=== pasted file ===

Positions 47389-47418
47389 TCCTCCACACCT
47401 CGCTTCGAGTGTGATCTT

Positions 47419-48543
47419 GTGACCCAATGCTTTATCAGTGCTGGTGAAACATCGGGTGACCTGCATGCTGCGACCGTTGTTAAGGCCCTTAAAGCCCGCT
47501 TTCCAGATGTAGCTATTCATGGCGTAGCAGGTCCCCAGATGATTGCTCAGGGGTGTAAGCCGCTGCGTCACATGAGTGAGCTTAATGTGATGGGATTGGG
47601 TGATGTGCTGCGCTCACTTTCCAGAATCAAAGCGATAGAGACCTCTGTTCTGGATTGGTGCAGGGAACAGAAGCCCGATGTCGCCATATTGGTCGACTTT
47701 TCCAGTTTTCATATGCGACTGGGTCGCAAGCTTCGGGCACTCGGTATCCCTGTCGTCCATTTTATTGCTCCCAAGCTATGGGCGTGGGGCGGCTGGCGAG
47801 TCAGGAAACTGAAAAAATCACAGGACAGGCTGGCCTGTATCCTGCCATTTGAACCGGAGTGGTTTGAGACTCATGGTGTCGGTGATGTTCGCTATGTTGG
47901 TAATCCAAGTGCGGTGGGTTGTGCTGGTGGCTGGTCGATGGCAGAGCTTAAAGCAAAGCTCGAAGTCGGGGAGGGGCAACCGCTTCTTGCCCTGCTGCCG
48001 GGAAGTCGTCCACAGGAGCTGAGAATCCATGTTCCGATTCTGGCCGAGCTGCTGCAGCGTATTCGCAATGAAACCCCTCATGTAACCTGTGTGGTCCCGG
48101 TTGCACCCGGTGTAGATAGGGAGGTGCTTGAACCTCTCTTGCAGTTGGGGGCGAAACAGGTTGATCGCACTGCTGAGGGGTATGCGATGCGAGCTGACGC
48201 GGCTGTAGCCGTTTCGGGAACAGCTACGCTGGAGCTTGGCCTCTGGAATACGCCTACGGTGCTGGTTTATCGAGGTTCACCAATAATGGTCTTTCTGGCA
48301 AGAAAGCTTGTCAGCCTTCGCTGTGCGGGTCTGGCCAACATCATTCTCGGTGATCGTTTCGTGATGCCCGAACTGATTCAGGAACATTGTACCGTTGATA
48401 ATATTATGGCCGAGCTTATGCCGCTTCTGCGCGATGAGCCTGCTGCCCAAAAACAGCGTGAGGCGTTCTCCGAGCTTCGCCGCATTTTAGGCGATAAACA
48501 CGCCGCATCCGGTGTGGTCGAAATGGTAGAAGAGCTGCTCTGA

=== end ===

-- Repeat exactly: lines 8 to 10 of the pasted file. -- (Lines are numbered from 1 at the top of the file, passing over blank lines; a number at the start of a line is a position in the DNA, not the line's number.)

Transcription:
47701 TCCAGTTTTCATATGCGACTGGGTCGCAAGCTTCGGGCACTCGGTATCCCTGTCGTCCATTTTATTGCTCCCAAGCTATGGGCGTGGGGCGGCTGGCGAG
47801 TCAGGAAACTGAAAAAATCACAGGACAGGCTGGCCTGTATCCTGCCATTTGAACCGGAGTGGTTTGAGACTCATGGTGTCGGTGATGTTCGCTATGTTGG
47901 TAATCCAAGTGCGGTGGGTTGTGCTGGTGGCTGGTCGATGGCAGAGCTTAAAGCAAAGCTCGAAGTCGGGGAGGGGCAACCGCTTCTTGCCCTGCTGCCG